At the same time in the village, the volunteers were feeling happy and were excited about the construction of the basketball court in a school in Thulakhet. The culture of Nepal being completely different than the culture in the western countries, the volunteers needed sometime to cope with the new culture but they were fast to learn and adapt to the new culture and dissolve in it. They enjoyed the new culture and traditions. They were in the host families who introduced them to the experience which they found rewarding. “Its completely new experience and I would love to learn more about it. It’s amazing how different the way of living can be!” - one of the volunteers remarked. They started off with the construction with limited tools and a German volunteer who is an engineer. The construction included levelling of the ground, digging, peaking and shovelling. Volunteers had fun doing what they did. It was hard work with no machineries available. We had to get on with our hand as the modern machines were almost an impossibility in the village away from the facilities of the city. They had some problems about the tools as they are not used to Nepali way of construction. No wheel barrow, no machines and limited tools. But that was some experience to be had at least once in a lifetime. The way of working was completely different! But nevertheless the project went smooth. Volunteers laughed over the problems.The first week was spent on levelling the ground which was 28m long and 15m wide. At the weekend, we went to the city and got together with the other volunteers from the city. We stayed in Grand Holiday Hotel, went for dinner and shared our experiences. Volunteers placed in village seemed more happier than the city ones. 2 of the volunteers wished to change the placement earlier than planned which after talking to the organization was carried out the next day. The 2 volunteers in orphanage moved to Pame village where they taught in a local English school in the morning and help in the construction project in the afternoon. Some volunteers went paragliding and we also went for rafting! Sunday 17th Jan, there was a local strike which was carried out only in the way from the city to the village. The public bus was not allowed operate. So some volunteers took a taxi to the village and some stayed back in the city. The same day, the basketball pole was to be delivered to the construction site. So we took a hike in the delivery truck to the village. That was some adventure of its own! So there we were, 4 volunteers and myself under the poles on the bumpy road. But nevertheless, we enjoyed the ride. "If any of my friend back home had told me I would be travelling like this at some point in my life, I would never have believed him!" said one of the volunteer who shared the epic trip to the village.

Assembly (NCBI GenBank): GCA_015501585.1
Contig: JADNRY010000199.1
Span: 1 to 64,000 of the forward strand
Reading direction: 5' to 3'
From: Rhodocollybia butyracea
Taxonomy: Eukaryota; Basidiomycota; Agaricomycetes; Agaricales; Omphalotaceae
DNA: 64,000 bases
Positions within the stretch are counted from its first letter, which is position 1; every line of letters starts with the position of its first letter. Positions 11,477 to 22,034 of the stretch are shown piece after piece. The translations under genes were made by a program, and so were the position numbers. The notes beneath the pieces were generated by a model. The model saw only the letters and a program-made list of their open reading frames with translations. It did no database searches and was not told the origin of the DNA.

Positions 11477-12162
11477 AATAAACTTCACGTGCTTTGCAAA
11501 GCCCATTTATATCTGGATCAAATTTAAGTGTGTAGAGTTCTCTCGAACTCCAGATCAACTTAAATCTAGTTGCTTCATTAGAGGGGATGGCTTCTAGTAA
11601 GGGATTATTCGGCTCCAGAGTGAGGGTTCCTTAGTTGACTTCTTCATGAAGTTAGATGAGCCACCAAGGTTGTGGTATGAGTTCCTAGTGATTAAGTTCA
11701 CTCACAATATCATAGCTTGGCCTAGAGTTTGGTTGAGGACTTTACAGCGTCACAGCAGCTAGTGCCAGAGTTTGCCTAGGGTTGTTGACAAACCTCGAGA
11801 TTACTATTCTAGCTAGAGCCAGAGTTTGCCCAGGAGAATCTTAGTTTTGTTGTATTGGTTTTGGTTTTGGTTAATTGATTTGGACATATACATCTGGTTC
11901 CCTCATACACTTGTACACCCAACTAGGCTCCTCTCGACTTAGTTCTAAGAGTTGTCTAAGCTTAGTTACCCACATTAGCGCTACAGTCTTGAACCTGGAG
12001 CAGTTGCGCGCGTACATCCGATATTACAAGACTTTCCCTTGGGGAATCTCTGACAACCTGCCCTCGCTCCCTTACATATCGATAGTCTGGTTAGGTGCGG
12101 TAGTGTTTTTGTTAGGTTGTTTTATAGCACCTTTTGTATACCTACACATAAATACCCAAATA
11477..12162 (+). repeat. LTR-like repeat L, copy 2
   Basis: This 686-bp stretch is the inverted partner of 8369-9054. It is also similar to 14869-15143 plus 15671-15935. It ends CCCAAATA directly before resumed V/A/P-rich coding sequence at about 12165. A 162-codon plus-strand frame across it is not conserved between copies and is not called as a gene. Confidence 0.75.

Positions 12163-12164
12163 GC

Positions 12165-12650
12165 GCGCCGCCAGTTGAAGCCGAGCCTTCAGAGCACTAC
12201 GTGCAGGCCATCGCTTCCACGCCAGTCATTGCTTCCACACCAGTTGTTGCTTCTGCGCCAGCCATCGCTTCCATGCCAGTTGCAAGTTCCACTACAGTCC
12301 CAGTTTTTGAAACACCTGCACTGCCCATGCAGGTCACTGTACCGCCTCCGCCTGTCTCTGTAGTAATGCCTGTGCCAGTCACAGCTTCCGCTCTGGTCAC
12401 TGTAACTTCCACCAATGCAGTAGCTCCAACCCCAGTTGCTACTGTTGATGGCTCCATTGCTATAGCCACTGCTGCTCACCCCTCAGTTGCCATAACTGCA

The next week in the village, we put on some gravel on the ground to make it ready to lay the concrete on top of it. Everything went smooth except for the problem about the tools. There were not enough tools. But we bought some new tools from the city and everything was alright again. The next week, when the swapping of placement was to be done, the volunteers in the village showed a keen desire to stay in the village as they feared the construction would not be finished in time with the lack in manpower. So it was at the end that the two villages had to accommodate 16 volunteers between them - 10 in Thulakhet and 6 in Pame. All the volunteers got into the construction with all their efforts while experiencing the village life at the same time. One would never be able to think that the people from western countries - where every facilities are just inches away - would love the experience in village – where everything is just the opposite of the place they come from. No internet, no phones, no western toilets (NO TOILET PAPERS!!), no TV, no big shops, not much vehicles, one bus per hour, only 12 hours electricity per day. But that didn’t seem to affect the affection the volunteers seemed to have for the village and the people there. The volunteers completely loved the place! They stayed in the family as the part of the families. They addressed their host family as father, mother, sisters and brothers. They loved the way everyone who passed them would greet them 'Namaste', and offer them every help possible. The peoples’ friendliness stole the heart of the volunteers. The week flew swiftly and smoothly as erected the basketball poles and laid the concrete. The week was hard but most important. There was no time for rest. In the free time, we would play Australian football and soccer with the village kids and play cards in the evening with our headlamp as there was seldom any electricity during the evenings.